Another rule is to commit to the shot. While I’ll talk about this in-depth in the next section, make sure you are 100% committed to the shot you want to pull off. Even if it seems unlikely and challenging, you want to think you can pull it off. I promise the chances of pulling it off will increase dramatically.
5. Getting Mentally Ready
Before diving into the mechanics of shaping all kinds of golf shots, it’s important to start with your mentality. Because if you don’t believe you can pull it off, you probably won’t. So before you pick out the intended weapon from your bag, get clear on what shot you want to hit.
Standing behind the ball, imagine in vivid detail, what the ball will need to do to get to where you want. Think about how high or low it will go. Think about if it needs to cut 20 yards and carry it to the front of the green. Or, think about if it needs to snap hook around a tree and run-up to the green.
The more detail you can provide your mind, the more likely you are to pull the shot off. Once you have the ideal shot, take 2-4 practice swings with the swing that will require it. With these swings, you want to overemphasize what it will require to get your mind fully invested. Then, finish your routine, commit to the shot at hand, and live with the results.
Shot Shaping 101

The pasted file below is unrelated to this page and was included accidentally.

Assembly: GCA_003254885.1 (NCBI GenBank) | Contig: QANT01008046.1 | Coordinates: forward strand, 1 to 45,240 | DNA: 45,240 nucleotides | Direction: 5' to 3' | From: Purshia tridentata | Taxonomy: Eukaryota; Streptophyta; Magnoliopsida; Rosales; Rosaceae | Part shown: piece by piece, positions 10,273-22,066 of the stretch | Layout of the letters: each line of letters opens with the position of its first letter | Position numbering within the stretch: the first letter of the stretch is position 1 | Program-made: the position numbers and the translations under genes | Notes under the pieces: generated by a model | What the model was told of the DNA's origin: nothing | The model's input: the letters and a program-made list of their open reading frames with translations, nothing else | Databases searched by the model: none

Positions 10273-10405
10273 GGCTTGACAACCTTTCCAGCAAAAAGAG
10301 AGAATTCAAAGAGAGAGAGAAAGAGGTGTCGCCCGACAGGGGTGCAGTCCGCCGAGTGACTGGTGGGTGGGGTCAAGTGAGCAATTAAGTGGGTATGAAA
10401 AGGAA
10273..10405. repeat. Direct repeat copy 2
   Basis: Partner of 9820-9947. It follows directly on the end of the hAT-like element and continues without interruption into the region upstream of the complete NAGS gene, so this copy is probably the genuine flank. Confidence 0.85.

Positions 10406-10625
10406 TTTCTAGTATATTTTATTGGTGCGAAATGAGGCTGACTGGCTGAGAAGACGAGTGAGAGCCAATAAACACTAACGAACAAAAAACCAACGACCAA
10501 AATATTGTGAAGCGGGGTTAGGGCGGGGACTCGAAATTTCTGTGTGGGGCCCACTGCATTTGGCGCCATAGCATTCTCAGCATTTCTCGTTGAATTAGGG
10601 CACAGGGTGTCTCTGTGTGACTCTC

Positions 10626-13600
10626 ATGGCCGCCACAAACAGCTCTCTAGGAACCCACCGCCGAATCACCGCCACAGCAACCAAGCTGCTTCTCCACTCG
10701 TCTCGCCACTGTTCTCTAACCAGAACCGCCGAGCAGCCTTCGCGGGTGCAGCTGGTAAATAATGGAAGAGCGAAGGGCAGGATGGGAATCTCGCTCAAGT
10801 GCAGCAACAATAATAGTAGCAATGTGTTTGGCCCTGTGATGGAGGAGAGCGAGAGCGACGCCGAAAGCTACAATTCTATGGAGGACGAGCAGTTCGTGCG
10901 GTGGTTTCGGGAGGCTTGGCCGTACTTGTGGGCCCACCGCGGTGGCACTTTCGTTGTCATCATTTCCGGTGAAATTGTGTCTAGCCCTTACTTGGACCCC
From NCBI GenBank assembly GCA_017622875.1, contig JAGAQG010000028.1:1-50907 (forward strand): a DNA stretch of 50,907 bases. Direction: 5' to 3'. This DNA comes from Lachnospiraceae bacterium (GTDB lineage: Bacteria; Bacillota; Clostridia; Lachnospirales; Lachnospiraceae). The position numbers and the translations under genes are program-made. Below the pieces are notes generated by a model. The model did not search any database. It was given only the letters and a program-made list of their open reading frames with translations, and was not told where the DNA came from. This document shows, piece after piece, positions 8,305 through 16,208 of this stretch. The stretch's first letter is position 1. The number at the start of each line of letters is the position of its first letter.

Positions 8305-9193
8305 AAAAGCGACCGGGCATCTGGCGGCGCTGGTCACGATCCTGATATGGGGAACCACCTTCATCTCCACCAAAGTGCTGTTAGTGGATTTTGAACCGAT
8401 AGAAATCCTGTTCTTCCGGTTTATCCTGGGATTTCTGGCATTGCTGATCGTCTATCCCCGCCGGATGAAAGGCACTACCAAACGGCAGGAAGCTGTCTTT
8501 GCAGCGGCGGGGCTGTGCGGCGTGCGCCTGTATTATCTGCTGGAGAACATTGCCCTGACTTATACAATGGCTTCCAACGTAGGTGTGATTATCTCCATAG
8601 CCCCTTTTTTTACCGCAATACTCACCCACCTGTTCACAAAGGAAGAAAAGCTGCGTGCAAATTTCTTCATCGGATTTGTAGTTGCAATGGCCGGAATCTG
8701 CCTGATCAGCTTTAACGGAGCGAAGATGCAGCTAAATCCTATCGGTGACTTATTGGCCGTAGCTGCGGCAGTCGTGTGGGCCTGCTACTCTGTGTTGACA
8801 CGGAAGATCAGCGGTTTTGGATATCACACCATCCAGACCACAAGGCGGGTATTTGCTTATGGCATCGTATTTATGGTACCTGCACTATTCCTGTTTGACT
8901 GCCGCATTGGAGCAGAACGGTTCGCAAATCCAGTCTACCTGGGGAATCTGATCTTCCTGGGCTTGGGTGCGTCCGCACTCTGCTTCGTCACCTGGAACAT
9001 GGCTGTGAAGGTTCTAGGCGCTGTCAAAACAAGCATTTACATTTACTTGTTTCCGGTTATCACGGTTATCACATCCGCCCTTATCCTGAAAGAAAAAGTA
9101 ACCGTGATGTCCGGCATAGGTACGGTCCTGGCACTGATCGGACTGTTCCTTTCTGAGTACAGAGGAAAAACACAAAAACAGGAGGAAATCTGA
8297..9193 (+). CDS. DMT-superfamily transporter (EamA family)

First things first. If you haven’t already, it is required reading: The New Ball Flight Laws. This will give you a few fundamentals that make the concepts below a little easier. Also, make sure to read our article Draw vs Fade where we talk about the pros / cons of both shot shapes.
Curve the Ball Left to Right
Making the ball go left to right is pretty natural for a majority of amateurs golfers. Hitting it left to right, also known as a slice, cut or fade requires a slightly open clubface at impact. This usually happens when you don’t roll your wrist enough or come into the ball from the outside at impact.
Here’s how to play a fade:
- Aim your body (feet, shoulders, and forearms) to the left and clubface at the target.
- Move the ball position more in the front of your stance.
- Swing on the path of your body and the ball should curve left to right.
- If you need to play a slice, change your swing to go outside to inside
Curve the Ball Right to Left
Making the ball go right to left in golf is not nearly as natural for most amateurs golfers. Hitting it right to left, also known as a draw, hook or trap draw requires a slightly closed clubface at impact. This usually happens when you roll your wrist over or come into the ball from the inside at impact.
- Aim your body (feet, shoulders, and forearms) to the right and clubface at the target.
- Move the ball position more in the back of your stance to trap it at impact.
- Swing on the path of your body and the ball should curve right to left.
- If you need to play a hook, change your swing to go inside to outside
How to Hit a Golf Ball High
Now that you understand how to shape the ball left and right, let’s focus on the trajectory. Sometimes you might put yourself behind an obstacle (i.e. a tree) and need to get the ball up quickly.
Once you have a mental blueprint for the shot, the next thing to make sure it that the club you want can actually get that high up. Remember, shorter clubs have more loft which means they can go climb higher faster. While longer clubs have less loft and require you to swing harder to them airborne.